When returning to the U.S. from travel, border agents may select you for various reasons for a more detailed questioning. Your smartphone may be requested. You may be asked to unlock it for agents to inspect. What are your rights in this case? Two interesting articles at The New York Times and ars technica go into considerable legal detail about what might happen if you refuse to cooperate. The links and more are on page 2 of Friday’s Particle Debris.
At least one TV maker collected and sold your viewing habits. The secure operation of a modern smartphone baffles many. Secret assaults on our systems are cloaked in deception. It’s a full-time job keeping up with the latest invasions of privacy. One way to perpetuate that process is to keep people busy with videos and fully distracted while staying under regulatory radar. Friday’s Particle Debris opens with Vizio’s collection of viewing data and continues with links on page 2 about how ignorant people are of browser tracking.
MacBook Pros have been getting thinner and thinner. From an aesthetic, handling, weight and evolutionary standpoint, thinner is better. However, when does an unhealthy obsession with thinness interfere with great engineering? Is a MacBook Pro that’s too thin get in the way of features, performance and adequate ports? Would two extra millimeters of thickness enhance battery life enough to make the pro customer smile with enthusiasm? When does the obsession stop? John elaborates on page 2 of Particle Debris.
Apple has chosen to take a steady, if slow, approach to home automation focusing on licensing, security, and no high-profile, fixed device like Amazon’s Echo & Dot. As a result, Reuters author Stephen Nellis observes: “Still, it’s not clear whether Apple’s elaborate but slow-to-develop system will have enough advantages to overcome Amazon’s widening lead.” The discussion starts on page 2 of Friday’s Particle Debris.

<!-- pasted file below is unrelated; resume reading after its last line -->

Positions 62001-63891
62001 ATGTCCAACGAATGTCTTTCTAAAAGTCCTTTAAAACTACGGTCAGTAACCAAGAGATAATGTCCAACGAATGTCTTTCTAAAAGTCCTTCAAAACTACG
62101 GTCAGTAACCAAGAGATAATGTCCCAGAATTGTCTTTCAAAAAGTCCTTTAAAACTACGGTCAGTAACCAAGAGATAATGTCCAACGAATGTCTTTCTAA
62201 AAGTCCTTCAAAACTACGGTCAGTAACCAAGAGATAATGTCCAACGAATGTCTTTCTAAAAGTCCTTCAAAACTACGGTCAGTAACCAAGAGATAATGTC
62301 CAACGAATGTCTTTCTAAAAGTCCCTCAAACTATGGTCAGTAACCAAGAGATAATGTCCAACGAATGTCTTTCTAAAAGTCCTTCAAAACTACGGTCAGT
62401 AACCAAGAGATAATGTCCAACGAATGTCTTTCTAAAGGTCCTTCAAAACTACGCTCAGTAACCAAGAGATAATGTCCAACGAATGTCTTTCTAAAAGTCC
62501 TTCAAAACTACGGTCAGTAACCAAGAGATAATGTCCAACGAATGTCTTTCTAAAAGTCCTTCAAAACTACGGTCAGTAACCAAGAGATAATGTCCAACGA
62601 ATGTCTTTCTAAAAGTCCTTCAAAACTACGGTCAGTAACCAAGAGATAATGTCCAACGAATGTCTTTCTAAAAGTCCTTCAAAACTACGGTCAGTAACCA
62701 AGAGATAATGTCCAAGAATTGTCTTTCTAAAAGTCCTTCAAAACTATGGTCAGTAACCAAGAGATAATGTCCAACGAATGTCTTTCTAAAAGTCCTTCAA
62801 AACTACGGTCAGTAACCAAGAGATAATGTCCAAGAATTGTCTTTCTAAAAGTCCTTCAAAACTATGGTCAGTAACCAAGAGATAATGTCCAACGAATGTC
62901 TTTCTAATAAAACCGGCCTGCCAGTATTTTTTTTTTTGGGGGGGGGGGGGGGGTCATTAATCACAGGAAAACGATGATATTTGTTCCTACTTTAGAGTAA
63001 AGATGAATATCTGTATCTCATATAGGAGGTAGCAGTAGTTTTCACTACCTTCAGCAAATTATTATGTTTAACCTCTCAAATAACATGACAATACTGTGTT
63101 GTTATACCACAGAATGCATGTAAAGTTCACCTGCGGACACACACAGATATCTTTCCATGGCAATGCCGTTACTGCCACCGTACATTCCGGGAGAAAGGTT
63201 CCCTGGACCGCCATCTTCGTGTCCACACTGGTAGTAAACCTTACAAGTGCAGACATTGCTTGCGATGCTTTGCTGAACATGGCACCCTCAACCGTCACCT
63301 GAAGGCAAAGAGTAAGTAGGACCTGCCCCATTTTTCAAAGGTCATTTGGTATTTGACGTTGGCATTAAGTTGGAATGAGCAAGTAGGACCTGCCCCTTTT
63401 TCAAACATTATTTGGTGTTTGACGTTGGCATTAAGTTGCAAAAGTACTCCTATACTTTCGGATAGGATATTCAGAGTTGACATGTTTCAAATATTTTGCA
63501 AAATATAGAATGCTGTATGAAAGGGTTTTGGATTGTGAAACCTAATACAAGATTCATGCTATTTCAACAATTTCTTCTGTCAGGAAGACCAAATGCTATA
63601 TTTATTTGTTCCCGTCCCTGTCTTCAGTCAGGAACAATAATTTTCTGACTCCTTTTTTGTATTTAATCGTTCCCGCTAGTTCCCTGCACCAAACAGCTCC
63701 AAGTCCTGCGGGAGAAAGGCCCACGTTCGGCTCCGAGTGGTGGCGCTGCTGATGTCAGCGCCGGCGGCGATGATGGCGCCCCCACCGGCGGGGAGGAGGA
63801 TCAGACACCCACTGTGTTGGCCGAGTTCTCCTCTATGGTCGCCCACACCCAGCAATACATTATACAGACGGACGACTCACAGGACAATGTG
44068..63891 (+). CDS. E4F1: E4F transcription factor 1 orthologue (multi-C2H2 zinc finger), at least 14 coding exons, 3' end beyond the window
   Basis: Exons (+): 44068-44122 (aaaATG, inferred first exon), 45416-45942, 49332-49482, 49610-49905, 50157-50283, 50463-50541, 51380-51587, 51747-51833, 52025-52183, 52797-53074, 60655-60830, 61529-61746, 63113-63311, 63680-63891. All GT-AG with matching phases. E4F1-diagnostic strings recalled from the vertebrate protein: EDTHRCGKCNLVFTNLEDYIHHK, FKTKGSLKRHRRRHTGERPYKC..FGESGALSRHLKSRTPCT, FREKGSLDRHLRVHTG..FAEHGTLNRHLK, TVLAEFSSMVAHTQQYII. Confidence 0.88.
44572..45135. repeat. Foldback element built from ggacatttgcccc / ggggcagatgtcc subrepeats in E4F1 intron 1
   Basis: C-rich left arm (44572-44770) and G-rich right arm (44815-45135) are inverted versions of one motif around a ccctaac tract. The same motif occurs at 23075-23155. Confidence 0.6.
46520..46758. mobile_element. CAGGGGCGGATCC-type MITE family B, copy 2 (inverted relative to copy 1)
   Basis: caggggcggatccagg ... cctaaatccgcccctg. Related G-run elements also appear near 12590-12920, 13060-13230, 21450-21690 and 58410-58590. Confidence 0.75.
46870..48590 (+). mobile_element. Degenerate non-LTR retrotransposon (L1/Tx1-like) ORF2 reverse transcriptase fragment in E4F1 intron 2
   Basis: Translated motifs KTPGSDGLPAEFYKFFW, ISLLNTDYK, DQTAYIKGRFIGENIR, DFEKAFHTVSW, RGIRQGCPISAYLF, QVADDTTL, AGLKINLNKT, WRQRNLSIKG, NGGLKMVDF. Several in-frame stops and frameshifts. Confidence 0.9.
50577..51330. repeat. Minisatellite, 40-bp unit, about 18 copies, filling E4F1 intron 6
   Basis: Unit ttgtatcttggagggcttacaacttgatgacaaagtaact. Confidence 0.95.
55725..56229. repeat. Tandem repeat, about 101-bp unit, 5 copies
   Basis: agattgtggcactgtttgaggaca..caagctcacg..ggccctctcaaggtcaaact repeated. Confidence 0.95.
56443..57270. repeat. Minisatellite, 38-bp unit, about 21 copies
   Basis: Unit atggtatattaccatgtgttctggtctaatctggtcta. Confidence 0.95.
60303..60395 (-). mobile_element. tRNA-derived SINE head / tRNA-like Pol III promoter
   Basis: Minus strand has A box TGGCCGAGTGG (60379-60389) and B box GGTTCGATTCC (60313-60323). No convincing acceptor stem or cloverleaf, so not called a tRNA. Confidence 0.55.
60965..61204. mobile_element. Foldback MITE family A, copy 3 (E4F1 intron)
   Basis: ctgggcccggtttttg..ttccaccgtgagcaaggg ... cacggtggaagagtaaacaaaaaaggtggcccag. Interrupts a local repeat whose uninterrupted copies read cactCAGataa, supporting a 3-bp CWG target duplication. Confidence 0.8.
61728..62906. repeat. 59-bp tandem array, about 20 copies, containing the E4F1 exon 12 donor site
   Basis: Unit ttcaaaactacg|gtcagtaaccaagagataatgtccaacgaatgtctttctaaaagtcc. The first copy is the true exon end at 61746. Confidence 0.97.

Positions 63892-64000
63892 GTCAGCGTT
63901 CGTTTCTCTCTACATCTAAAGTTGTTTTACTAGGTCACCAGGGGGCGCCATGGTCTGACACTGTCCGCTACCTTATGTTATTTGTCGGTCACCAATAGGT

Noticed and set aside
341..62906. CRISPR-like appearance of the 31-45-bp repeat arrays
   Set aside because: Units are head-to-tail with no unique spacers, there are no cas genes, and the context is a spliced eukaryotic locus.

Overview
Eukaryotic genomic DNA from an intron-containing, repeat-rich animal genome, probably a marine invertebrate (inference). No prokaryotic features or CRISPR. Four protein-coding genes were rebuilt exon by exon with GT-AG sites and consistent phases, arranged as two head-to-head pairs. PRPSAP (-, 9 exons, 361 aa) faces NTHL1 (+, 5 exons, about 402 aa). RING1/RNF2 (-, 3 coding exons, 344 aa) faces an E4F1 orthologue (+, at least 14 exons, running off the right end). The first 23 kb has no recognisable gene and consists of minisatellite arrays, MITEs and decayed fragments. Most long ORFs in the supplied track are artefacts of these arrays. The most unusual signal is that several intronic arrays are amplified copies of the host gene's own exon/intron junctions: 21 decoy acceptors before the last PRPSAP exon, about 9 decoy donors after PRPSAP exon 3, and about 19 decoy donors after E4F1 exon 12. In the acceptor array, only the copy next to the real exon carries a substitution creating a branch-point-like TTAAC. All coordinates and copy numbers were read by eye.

Should there be occasions when advanced AI’s, especially robots or androids, refuse a command by a human being? Asimov’s Three Laws of Robotics (mostly) dictate the rules, assuming the robot has been programmed with that in mind. However, there are nuances worth further discussion, and they depend some very sophisticated, nuanced thinking (and predictions) by the robot. It’s all on page 2 of Particle Debris.
At sixcolors, Jason Snell writes: “As we close the door on 2016, I thought it would be useful to look back at the year gone by and ask a panel of my peers who pay attention to Apple and related markets to take a moment and reflect on Apple’s performance in the past year.” What’s interesting about this report is that these are some of the most knowledgeable and enthusiastic writers covering Apple. And the consensus grades, except for the iPhone and Apple Watch, aren’t all that great. Check it out on page 2 of Particle Debris.
One can per into a crystal ball and try to predict what Apple will do in 2017. Or one can generate a wish list of things personally hoped for. Far better, however, is to ask some very astute questions about Apple going into 2017. Great questions are valuable guides for analysis as we go along. This is just what Neil Cybart has done. The discussion is on page 2 of last week’s Particle Debris.
It’s easy to fall into the notion that Artificial Intelligence (AI) agents are intended only to speak to us, HAL 9000 style—to inform, analyze and guide via conversation. But today, AI agents are being used for many behind the scenes activities. For example, cancer research via IBM’s Watson, autonomous cars and better human language translations. As a result of the enormous impact AI can have, in the many forms of human interactions, “Google, Facebook, Apple, Amazon, Microsoft and the Chinese firm Baidu — have touched off an arms race for A.I.” There’s more discussion on page 2 of Particle Debris.